Biden brings nuclear briefcase to Hiroshima

Biden brings nuclear briefcase to Hiroshima

U.S. President Joe Biden has brought himself to the city of Hiroshima, the first city in history to suffer an atomic bombing, the briefcase with which he can launch a nuclear attack. from anywhere in the world.

The briefcase – known as the “nuclear ball” – weighs about 20 kilos, is made of black leather. and always accompanies the President of the United States on his trips in and out of the country.

The press was able to see how a female military aide was getting off the presidential plane Air Force One the day before, Thursday. upon arrival in Japan with the famous briefcase, containing the protocols necessary to launch a nuclear attack.

The briefcase is always carried by him a member of the Armed Forces Who is part of the retinue accompanying the president.

According to the official journal of the reputable Smithsonian Institution, the origin of the nuclear briefcase is classified for security reasons, but it was President John F. Kennedy (1961-1963), who created the protocols of that system. after the Cuban missile crisis.

Not many details have been published about the operation of the casebut some nuclear weapons experts have been revealing information about its operation in recent years.

For example, the expert Stephen Schwartz revealed in 2021 in a Center for Arms Control and Nonproliferation podcast. that there is not just one “nuclear ball”, but at least three.

According to Schwartz, the “nuclear ball” does not conceal sophisticated military technology, as Hollywood has portrayed on the big screen, but rather a large number of papersincluding the instructions for a transmission system which would enable the president to speak to the public in the event of an attack.

It also contains. a list of places on land, at sea and in the air where the president could take refuge. in case of attack and a binder with all the options for an offensive and which, according to Schwartz, resembles a “Chinese food menu” with icons to show the different possibilities and specify the damage each one carries.

The cookie is more important than the briefcase

However, according to Schwartz, the most important thing in launching a nuclear attack is not the briefcase, but rather a small laminated card known as a “cracker” or “gold code.” and which serves to verify the identity of the president.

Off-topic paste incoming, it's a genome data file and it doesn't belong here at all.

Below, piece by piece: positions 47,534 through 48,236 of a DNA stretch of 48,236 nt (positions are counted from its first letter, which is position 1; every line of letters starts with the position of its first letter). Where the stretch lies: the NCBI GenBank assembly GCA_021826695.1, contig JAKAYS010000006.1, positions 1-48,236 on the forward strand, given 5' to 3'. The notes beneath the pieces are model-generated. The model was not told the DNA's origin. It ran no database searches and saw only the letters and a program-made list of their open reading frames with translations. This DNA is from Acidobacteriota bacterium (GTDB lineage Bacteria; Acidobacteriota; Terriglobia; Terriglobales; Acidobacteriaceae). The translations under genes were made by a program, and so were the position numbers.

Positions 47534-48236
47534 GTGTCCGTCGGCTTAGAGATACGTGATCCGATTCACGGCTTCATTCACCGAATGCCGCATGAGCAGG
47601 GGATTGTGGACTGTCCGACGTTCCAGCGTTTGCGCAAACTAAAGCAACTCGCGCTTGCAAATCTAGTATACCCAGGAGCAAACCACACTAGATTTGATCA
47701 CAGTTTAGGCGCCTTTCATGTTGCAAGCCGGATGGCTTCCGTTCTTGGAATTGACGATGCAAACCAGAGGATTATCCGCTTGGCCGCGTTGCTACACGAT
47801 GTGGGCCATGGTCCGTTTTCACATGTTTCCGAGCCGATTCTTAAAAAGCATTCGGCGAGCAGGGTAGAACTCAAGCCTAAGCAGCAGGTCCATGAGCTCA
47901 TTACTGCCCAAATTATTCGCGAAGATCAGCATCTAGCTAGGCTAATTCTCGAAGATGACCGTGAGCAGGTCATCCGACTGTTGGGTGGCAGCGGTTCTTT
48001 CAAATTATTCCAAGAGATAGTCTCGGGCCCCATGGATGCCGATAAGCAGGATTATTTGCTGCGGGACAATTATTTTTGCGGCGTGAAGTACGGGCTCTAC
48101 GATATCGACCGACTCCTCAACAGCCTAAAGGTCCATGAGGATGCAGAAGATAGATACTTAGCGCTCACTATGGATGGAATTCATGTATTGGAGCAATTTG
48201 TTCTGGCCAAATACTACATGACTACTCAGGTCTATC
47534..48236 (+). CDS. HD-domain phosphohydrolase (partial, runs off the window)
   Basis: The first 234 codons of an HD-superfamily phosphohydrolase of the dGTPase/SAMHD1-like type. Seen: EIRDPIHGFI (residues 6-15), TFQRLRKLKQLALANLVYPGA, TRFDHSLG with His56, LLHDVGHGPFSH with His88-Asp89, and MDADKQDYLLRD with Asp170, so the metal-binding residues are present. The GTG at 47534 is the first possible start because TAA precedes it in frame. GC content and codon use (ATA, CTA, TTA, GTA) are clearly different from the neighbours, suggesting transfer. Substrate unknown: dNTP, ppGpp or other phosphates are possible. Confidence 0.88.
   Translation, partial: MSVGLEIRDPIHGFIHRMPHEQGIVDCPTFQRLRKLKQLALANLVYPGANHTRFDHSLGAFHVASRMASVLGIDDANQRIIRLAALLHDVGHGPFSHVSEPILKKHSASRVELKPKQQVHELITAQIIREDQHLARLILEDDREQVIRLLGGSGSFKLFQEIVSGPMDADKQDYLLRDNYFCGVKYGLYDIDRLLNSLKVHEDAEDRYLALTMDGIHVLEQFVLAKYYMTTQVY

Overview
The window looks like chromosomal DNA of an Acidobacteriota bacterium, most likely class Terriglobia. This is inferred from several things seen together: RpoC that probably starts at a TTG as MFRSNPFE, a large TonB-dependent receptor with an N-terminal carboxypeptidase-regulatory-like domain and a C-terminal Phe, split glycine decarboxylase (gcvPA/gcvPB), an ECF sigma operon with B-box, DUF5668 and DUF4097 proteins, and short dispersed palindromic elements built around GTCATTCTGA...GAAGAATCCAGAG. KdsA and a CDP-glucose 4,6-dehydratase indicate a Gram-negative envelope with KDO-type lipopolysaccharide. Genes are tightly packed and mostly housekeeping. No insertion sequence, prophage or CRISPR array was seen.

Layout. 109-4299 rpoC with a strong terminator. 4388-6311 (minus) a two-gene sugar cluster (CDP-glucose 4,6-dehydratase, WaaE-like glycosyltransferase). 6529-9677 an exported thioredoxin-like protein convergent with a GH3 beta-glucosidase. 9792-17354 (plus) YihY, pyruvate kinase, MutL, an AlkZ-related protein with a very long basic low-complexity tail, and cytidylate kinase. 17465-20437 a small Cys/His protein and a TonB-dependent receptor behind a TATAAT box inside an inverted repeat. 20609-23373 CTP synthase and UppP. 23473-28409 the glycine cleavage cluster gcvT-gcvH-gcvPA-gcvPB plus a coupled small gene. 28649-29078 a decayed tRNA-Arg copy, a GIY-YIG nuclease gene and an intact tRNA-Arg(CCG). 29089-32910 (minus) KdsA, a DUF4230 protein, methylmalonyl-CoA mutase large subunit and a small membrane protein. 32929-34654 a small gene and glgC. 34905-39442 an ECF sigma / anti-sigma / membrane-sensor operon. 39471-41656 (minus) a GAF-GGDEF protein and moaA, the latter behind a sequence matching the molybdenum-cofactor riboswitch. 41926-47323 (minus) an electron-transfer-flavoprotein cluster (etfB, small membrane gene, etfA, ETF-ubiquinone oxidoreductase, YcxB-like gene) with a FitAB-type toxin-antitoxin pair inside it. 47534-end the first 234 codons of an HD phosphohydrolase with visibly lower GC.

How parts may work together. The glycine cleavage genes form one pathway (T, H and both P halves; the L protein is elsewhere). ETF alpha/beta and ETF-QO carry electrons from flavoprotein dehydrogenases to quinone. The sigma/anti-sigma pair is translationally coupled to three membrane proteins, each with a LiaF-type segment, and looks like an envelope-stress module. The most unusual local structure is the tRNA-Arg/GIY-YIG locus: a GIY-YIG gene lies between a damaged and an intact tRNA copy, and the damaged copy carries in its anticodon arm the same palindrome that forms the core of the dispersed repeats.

Contrary to what the movies show, the head of state does not have a red button to fire the missiles and the “cookie” does not contain the secret nuclear codes either.

Those codes are locked up tight in the Pentagon, so that if the president wants to launch a nuclear attack the first thing he must do is use a special phone that his military assistant has that connects him to officials in the missile command.

Then, the president would have to verify his identity using the alphanumeric codes on the “cookie,” e.g. “D-E-5,” and only then would the launch process begin.

The paradox of taking the nuclear briefcase to Hiroshima.

The presence of the briefcase and the “cookie” in Hiroshima is paradoxical to say the least because. The United States dropped a bomb on the city on August 6, 1945. dubbed “Little Boy” which immediately killed some 80,000 people, about 30% of the population at the time.

The death toll rose to about 140,000 people. by the end of 1945, and in the years that followed, casualties from radiation effects more than doubled.

The United States has only launched two nuclear bombs in its history: the one on Hiroshima and another on Nagasaki three days later.

Japan’s Prime Minister Fumio Kishida, who has family roots in Hiroshima, wants the G7 summit that begins Friday to serve to achieve commitments to nuclear disarmamenta task that is by no means easy and for which Washington has already shown little willingness.

Biden has no plans to apologize for the bombshell that devastated Hiroshima, White House National Security Advisor Jake Sullivan told reporters this week.

Nor did then-President Barack Obama apologize for the slaughter. when he visited Hiroshima in 2016, as survivors of the bombing and other Japanese voices demanded at the time.

Kayleigh Williams